And then there are the exotics: lizards, parrots, rabbits, the odd squirrel monkey or de- glanded skunk. I don’t usually see these outside of work, but then, they’re not my specialty: They belong to someone else’s Manhattan. So I suppose I was a little startled to see the man with the baby barn owl on his shoulder, although not as surprised as the other subway riders.  

The man had a quality of alertness about him that didn’t quite seem to match his appearance. He had that look you get from sleeping rough: T-shirt not quite clean, the worn cotton molded to his wiry chest. I noticed that the man’s eyes were a pale hazel, almost yellow, as he kept moving his gaze around the subway car, careful not to make eye contact with anyone. I wondered where he had found the little gray bird, which had sunk into itself, but stopped myself from asking him. Most people think they’re rescuing owlets when all they’re really doing is stealing the baby on its first day out of the nest. My friend Lilliana can explain this to people and they’ll frown and say they had no idea, but when I open my mouth, people tend to get red in the face and become defensive. 

 The little owl huddled closer to the man’s neck and he reached back and patted it, shifting his other hand from strap to pole. A blond businesswoman sidled away and I saw the man notice. 

 Then, for a moment, the man met my eyes, a halfsmile on his lips, as if he had something amusing to impart. I turned away from him, because I don’t approve of people wearing animals as accessories. Particularly wild creatures, which are far more delicate than you might think. 

 I knew this because we get the odd raptor at the Animal Medical Institute. We’re the only veterinary ser vice in the New York area that caters to exotics, so we’re pretty much the only game in town if your anaconda loses its appetite or your parrot breaks its foot. We’re also the only place in the tristate area that can do dialysis on cats and the best place to give your dog chemo. 

 But somehow I didn’t think the raggedy man was taking his little pal in for a checkup. I was wondering if I owed it to the owl to intervene when the subway screeched to a stop and the doors opened. There was a reshuffling of bodies and I realized that the person pressing against my back had gotten off, giving me room to breathe again. Reflexively, I lifted my hand to adjust my pocketbook strap, only to find that there was no pocketbook there.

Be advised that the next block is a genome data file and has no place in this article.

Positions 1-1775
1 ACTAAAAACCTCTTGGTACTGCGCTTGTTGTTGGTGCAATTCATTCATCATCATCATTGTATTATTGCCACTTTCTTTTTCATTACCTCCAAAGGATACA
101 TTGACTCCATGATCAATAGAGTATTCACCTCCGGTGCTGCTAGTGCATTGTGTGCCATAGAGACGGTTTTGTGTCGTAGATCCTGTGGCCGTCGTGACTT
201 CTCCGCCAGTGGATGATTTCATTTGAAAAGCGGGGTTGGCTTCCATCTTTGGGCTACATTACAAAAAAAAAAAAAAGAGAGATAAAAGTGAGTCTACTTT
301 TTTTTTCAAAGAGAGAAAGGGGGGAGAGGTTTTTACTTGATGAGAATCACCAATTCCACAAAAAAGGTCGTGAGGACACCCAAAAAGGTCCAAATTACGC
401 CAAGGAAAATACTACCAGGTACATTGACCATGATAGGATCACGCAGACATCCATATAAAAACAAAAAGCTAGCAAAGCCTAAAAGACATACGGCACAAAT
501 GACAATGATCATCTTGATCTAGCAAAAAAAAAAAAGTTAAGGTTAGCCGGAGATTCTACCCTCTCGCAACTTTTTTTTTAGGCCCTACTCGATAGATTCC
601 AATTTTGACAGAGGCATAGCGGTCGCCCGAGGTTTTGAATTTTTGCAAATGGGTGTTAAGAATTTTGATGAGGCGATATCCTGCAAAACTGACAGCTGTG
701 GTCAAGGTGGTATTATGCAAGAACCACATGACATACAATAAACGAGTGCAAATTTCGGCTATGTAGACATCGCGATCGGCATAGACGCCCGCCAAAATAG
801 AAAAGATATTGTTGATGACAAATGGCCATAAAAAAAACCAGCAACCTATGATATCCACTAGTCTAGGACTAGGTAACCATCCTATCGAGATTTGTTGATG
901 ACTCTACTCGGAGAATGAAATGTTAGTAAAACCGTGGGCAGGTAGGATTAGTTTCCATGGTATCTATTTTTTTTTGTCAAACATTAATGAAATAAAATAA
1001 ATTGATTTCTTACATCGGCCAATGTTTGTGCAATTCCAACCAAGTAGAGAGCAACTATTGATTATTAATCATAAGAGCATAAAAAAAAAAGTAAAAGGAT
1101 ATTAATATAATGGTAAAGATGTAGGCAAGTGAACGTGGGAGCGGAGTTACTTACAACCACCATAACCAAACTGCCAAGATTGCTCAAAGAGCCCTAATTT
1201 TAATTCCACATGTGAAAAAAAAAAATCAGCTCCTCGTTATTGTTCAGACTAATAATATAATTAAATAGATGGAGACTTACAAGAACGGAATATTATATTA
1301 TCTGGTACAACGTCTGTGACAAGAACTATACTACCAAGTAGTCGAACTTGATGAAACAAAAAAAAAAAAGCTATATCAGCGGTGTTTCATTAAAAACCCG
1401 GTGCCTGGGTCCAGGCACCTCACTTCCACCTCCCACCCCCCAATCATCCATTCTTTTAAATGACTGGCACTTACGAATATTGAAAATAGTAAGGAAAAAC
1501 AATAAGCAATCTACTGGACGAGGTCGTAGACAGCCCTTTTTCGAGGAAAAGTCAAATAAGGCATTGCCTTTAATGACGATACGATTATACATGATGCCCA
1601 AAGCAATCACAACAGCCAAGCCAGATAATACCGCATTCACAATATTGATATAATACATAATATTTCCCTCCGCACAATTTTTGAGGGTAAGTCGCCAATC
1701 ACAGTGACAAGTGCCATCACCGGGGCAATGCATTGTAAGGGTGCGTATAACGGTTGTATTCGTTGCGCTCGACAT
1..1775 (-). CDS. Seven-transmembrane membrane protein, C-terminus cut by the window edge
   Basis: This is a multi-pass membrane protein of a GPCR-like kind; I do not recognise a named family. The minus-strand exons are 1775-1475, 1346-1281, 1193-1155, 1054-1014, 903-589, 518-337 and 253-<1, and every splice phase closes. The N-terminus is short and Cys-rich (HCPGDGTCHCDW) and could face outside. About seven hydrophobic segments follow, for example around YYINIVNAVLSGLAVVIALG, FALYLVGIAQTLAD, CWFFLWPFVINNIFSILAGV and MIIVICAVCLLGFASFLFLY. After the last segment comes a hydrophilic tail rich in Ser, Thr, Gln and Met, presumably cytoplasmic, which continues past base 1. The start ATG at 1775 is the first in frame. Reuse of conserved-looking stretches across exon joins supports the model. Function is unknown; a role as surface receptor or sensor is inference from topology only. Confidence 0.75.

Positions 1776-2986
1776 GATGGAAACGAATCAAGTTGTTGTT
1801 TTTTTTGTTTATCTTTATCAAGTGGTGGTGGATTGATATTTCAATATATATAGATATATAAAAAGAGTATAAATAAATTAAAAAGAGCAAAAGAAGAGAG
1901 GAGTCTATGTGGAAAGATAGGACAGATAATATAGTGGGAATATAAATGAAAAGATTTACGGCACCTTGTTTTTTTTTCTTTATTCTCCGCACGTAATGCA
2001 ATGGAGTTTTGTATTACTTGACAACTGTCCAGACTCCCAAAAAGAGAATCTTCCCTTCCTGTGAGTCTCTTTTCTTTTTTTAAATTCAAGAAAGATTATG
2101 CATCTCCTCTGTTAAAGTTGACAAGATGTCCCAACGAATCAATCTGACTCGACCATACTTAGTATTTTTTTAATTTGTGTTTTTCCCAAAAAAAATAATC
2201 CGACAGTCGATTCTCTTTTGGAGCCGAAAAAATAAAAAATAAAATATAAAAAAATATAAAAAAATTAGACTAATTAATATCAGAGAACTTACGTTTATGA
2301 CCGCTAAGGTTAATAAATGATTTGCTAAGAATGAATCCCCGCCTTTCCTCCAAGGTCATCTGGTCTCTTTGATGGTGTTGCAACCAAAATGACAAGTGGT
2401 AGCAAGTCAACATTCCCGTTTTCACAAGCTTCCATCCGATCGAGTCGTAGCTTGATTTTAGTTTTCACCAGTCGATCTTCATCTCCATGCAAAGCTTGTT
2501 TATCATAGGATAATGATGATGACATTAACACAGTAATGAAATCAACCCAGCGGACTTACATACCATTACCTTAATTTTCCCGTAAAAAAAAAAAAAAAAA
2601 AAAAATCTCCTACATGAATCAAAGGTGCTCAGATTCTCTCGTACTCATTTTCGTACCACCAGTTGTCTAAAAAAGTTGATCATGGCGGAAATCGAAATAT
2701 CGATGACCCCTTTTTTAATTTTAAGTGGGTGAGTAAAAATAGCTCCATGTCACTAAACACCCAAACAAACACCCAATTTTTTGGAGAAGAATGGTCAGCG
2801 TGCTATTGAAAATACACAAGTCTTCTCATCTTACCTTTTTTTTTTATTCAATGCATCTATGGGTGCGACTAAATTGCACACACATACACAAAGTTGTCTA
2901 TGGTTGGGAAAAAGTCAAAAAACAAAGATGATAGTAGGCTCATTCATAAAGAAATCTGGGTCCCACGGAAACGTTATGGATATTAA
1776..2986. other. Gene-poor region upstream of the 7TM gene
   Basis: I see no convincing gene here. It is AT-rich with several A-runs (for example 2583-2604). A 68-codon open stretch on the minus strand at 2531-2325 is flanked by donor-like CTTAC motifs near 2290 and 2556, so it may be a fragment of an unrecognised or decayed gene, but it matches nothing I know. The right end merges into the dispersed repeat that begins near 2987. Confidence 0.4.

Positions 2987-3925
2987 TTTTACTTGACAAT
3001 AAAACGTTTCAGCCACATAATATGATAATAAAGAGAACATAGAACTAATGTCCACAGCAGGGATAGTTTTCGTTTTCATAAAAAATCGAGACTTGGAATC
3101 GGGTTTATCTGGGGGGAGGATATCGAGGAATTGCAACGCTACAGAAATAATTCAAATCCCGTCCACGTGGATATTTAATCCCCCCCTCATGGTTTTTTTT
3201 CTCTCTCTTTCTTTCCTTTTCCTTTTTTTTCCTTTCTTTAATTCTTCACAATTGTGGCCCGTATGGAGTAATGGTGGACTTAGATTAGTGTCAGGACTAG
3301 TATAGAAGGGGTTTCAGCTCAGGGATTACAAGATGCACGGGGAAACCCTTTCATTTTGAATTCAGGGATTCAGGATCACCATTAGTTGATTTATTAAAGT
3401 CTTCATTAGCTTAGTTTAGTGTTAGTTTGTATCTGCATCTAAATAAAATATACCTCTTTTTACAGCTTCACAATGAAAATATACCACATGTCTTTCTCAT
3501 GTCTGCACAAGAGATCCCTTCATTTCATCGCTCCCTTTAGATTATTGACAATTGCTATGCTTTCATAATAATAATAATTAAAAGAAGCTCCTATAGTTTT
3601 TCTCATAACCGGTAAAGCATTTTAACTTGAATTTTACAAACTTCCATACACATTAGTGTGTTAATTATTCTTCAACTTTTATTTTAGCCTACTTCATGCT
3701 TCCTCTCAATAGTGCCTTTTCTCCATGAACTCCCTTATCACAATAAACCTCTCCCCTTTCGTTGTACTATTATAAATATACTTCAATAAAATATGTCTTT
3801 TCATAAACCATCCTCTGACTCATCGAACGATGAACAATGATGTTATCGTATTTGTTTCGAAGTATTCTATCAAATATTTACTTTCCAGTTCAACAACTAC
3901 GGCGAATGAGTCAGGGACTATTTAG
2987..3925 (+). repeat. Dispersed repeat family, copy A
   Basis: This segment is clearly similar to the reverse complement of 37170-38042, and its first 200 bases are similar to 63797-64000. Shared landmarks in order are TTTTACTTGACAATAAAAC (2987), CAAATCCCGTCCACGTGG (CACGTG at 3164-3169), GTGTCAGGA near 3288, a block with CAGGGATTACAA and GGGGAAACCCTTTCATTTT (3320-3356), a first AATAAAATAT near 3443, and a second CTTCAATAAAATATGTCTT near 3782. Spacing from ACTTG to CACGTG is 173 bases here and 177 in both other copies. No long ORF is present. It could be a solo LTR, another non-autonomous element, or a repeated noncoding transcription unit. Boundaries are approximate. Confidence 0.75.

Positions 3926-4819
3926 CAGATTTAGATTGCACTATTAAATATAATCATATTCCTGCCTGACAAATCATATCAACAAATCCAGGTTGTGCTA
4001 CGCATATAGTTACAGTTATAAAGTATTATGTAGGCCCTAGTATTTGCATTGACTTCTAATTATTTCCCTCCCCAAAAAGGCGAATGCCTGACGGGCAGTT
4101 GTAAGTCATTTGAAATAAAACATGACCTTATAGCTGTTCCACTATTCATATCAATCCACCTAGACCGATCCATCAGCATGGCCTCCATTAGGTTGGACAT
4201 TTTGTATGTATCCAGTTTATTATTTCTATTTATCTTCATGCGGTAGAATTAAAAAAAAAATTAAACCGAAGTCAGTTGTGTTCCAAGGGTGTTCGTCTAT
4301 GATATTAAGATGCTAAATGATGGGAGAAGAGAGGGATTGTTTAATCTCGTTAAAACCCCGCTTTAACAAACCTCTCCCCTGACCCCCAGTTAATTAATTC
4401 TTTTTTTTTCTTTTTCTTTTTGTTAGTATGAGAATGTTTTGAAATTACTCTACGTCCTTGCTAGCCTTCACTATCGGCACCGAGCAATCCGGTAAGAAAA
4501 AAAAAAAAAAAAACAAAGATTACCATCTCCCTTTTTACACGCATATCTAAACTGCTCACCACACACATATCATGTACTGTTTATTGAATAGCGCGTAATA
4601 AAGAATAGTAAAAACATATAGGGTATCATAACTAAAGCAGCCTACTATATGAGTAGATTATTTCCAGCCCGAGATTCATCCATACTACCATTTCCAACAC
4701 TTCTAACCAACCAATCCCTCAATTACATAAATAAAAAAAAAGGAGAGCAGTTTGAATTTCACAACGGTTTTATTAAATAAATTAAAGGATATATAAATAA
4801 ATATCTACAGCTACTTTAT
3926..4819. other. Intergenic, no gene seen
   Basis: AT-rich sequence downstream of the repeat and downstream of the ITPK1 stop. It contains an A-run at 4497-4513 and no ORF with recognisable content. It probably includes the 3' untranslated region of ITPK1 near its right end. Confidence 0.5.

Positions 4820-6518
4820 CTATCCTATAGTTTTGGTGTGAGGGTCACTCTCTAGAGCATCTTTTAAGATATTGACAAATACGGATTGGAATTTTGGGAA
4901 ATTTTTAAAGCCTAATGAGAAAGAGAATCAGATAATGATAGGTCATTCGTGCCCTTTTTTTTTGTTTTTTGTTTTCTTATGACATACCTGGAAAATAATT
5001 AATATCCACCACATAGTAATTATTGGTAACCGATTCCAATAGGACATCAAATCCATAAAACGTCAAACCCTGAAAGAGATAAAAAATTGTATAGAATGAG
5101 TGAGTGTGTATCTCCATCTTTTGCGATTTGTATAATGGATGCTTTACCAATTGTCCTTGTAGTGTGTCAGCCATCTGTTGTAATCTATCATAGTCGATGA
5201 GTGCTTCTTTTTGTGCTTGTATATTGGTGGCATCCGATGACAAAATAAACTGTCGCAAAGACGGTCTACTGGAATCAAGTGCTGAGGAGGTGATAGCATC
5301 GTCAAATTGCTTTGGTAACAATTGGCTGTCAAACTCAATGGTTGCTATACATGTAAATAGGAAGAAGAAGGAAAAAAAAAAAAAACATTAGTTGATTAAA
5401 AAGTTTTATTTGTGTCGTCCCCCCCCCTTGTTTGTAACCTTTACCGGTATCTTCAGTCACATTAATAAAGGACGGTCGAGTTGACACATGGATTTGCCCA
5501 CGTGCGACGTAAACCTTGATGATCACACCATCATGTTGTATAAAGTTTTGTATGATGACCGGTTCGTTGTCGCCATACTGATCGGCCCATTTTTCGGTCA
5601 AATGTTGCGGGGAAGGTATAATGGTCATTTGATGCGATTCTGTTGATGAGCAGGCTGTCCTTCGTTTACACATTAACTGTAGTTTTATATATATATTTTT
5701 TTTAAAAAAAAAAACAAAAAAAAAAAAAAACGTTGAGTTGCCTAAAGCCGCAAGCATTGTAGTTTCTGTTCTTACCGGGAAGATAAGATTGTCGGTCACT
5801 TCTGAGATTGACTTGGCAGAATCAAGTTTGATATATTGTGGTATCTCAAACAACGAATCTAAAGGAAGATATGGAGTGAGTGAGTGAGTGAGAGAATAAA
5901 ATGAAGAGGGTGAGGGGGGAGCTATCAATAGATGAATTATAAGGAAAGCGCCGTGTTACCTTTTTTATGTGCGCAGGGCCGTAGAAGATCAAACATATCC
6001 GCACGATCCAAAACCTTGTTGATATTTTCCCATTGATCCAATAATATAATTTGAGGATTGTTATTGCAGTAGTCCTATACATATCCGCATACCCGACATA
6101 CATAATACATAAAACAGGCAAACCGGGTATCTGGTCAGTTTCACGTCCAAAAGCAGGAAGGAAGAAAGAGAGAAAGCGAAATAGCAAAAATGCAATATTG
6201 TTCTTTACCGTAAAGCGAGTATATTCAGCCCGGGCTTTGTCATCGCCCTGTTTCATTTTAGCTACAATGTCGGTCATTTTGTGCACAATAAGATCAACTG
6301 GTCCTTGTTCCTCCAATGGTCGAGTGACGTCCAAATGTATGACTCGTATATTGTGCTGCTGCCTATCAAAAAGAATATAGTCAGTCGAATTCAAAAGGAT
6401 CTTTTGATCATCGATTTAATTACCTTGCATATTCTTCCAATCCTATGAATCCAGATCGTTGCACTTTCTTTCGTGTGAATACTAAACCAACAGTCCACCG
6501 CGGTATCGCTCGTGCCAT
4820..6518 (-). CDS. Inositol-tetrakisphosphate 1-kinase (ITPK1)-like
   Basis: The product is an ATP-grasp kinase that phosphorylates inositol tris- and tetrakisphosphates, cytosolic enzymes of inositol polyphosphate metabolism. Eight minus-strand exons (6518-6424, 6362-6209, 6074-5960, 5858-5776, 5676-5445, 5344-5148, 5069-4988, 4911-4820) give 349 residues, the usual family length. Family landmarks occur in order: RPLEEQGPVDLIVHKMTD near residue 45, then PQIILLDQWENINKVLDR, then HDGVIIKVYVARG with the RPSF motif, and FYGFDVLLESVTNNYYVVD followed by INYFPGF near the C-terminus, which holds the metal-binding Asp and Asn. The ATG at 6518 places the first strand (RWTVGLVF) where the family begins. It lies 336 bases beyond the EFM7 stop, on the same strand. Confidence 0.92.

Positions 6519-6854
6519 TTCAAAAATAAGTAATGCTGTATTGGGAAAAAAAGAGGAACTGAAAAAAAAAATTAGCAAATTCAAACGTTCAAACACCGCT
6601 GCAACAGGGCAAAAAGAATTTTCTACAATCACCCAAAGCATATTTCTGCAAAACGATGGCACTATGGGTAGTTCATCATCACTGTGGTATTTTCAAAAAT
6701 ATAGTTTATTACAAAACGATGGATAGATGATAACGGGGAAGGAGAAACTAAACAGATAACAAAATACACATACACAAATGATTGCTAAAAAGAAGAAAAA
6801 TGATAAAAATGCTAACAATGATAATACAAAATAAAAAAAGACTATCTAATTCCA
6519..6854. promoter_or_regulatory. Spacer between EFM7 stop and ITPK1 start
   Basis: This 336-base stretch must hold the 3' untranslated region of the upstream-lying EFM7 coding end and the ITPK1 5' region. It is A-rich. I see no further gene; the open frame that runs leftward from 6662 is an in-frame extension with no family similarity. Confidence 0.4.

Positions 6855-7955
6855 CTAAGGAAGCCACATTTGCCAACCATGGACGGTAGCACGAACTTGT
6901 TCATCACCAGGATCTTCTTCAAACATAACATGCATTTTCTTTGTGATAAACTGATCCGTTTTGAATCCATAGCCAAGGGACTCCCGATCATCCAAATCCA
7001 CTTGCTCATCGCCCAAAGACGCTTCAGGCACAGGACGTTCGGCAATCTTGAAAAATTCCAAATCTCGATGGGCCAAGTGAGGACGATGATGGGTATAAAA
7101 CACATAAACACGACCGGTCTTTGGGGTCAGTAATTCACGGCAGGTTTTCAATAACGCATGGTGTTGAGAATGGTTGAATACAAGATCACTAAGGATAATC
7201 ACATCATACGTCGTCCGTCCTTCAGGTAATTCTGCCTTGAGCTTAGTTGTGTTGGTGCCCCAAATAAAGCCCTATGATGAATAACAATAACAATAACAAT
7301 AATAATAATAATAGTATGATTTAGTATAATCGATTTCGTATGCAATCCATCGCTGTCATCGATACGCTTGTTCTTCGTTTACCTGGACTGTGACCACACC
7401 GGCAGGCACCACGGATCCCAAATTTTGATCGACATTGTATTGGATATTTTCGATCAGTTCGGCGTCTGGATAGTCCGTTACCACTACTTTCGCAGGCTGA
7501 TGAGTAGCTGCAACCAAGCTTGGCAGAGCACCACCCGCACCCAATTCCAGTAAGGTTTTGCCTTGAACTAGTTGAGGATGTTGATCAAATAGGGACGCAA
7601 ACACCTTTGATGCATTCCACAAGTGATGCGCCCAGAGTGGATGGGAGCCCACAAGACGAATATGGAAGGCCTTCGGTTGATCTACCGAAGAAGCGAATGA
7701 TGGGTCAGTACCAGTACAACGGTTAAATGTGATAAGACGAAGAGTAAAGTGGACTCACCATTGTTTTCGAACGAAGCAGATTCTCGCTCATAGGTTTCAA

I felt a moment of disorientation. Was it possible that I’d left home without it? Had it fallen to the floor? And then, on the heels of these thoughts, the realization: Someone had stolen my bag. I said it out loud, half in disbelief, just as the subway gave a hiss and a jolt, the doors closed, and the train began to move again. 

I looked around, wildly, as if I expected the thief to still be there. But of course, whoever it was would have gotten off the train. Around me, people were watching with various degrees of sympathy, alarm, and disinterest. I met the raggedy man’s eyes and he gave a little shrug as if to say, Sorry, but it wasn’t me.

 A heavyset woman with a vast ledge of a bosom patted my shoulder, and there were murmurs from the other women and some of the men. “What happened?” “Somebody stole her bag.” “Didn’t you feel anything?” I shook my head. “I didn’t feel a thing.” I felt a rising panic as my fellow passengers checked their own bags and briefcases and wallets. But they were fine, while I was suddenly stranded without money, credit cards, cell phone, and keys. I tried to remember how much cash I’d been carry ing. Crap. I’d just gone to the bank yesterday after work. 

“They carry knives,” said a thin teenage boy, his oversized jeans hanging off his hips and revealing white boxers. “They just cut right through the strap, and bam–emergency surgery on your finances.” He looked at me with mock concern, aglow with his own cleverness. For a moment, I suspected the cocky boy of being the pickpocket, and then I turned, feeling the owl man regarding me with heavily lidded eyes and a cynical halfsmile. He knew what I was thinking, and I could hear his judgment of me as if he’d said it out loud: racist. As if the color of the boy’s skin had anything to do with my momentary suspicion.